Bernstein’s Warburton, With No Evidence, Calls This A Neat Idea
It Would Appeal To Piech’s Heritage Fascination
Fiat’s plans for Chrysler have taken the spotlight away from its troubled sporty subsidiary Alfa Romeo, but Max Warburton, senior analyst at Bernstein Research, has an interesting theory.
Might Volkswagen board chairman Ferdinand Piech be interested in buying it?
Warburton reckons that recent remarks from Fiat CEO Sergio Marchionne suggest he is losing patience with Alfa, which has promised much but delivered little in the last couple of decades. Alfa currently loses between €300 and €400 million a year, according to Warburton.
Marchionne has promised he will decide early in the New Year what plans he has for Alfa, but the future of the top of the range 159 looks to be in jeopardy. Possibly, the 159 could be replaced by a Chrysler based vehicle, which could then also lead to the rejuvenation of the bigger 166. Or perhaps the 159 and 166 would be dropped, leaving the new Giulietta (the 147 replacement on sale in March 2010), the MiTo, the Brera coupe, Spider and GT Coupe.
Bernstein Research’s Warburton emphasises the fact that his theory is just that, but he speculates that Piech, who has orchestrated VW’s purchase of other brands with more emotional appeal than business sense like Bentley, Lamborghini and Bugatti, might find Alfa appealing. Apparently Piech’s grandfather Ferdinand Porsche was close to a founder of Alfa Romeo, Rudolf Hruska in the 1930s.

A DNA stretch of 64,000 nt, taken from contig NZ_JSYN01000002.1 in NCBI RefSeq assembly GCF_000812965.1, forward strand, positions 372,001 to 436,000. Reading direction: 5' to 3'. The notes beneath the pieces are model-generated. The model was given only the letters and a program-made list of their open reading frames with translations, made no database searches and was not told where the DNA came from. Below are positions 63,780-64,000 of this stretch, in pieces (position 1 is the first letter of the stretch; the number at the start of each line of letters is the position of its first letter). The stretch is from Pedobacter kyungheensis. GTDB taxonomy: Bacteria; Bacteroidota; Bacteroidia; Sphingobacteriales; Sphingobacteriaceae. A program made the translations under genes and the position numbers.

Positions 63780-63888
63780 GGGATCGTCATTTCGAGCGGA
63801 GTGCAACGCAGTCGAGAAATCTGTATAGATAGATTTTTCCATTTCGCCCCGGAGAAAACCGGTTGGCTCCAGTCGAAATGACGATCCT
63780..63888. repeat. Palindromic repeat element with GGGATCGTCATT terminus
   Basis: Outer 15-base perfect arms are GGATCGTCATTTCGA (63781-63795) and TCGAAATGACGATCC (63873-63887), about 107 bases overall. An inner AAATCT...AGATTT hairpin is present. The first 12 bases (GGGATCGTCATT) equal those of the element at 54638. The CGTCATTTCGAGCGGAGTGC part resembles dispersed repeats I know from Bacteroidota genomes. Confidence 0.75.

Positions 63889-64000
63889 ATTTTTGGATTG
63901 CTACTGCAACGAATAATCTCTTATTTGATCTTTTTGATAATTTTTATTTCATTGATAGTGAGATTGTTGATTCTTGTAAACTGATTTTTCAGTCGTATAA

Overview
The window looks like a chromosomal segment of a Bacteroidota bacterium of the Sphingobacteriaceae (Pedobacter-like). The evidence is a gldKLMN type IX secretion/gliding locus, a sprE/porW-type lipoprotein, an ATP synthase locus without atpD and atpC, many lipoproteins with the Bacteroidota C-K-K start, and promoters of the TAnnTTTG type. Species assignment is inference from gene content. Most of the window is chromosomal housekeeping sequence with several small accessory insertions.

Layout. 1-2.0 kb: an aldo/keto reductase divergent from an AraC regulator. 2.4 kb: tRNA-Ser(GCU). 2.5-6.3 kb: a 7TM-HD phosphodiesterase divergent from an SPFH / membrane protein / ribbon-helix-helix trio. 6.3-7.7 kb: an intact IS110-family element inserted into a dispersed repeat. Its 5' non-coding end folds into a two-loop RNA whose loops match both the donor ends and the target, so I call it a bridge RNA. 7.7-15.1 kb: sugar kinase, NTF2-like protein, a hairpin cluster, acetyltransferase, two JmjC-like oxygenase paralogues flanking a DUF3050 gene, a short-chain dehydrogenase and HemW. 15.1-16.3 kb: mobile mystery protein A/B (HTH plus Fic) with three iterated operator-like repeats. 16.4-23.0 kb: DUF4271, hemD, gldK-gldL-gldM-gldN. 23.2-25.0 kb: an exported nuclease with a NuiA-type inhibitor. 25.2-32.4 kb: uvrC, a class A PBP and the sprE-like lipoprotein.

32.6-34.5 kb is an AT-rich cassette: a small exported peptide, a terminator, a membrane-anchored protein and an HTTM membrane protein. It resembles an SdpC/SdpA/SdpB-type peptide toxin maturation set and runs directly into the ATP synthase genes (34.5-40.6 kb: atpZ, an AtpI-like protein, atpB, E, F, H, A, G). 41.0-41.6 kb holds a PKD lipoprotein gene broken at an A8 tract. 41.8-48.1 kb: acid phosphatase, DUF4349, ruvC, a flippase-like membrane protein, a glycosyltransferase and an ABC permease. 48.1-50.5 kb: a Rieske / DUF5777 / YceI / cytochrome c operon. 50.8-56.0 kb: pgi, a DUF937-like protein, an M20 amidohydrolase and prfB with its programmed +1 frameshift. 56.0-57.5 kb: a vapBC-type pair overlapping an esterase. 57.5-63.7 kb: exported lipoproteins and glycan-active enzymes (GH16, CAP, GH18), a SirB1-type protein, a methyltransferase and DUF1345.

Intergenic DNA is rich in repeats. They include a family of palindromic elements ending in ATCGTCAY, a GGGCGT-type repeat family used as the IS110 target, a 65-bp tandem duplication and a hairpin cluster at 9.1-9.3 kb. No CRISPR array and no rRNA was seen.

Long, rich history
Warburton describes Alfa Romeo as one of Europe’s most powerful brands, with a long and rich history of motorsport and road car success. Marchionne re-launched Alfa in 2005 hoping it would double in size to 300,000 sales a year, but in 2008 sold barely over 100,000.
“With the right product, quality and distribution, surely Alfa could be successful,” says Warburton.
“A MiTo replacement could be dropped onto the Polo platform (arguably superior to the Punto); a 149 replacement could be dropped onto the Golf platform (definitely superior to the Bravo and a two million platform vs Bravo’s uneconomic 100,000); a 159 replacement could be rushed through, based on the Passat platform; Audi could launch high end models again on Audi car and SUV platforms,” muses Warburton.
Where would Alfa sit in the VW hierarchy? Dump SEAT, he says.
“It’s pretty simple in our view – VW could kill the SEAT brand and re-launch it as Alfa. Former VW CEO Bernd Pischetsrieder used to say that he wanted to turn SEAT into a “Mediterranean, emotional, sporting brand – VW’s Alfa Romeo”. Rather than imitate, why not just actually become Alfa Romeo? Although SEAT now has decent quality, in our view it has no brand history or value,” Warburton said.
Warburton says because Alfa is losing so much money with no short-term salvation likely, Marchionne might be well served to pay someone to take it away. But he speculates that Alfa could be worth between €700 million to €1.3 billion to an optimistic buyer.
That’s a good note to end 2009 on; the idea that there might still be optimistic buyers of car manufacturers out there.
Neil Winton – December 15, 2009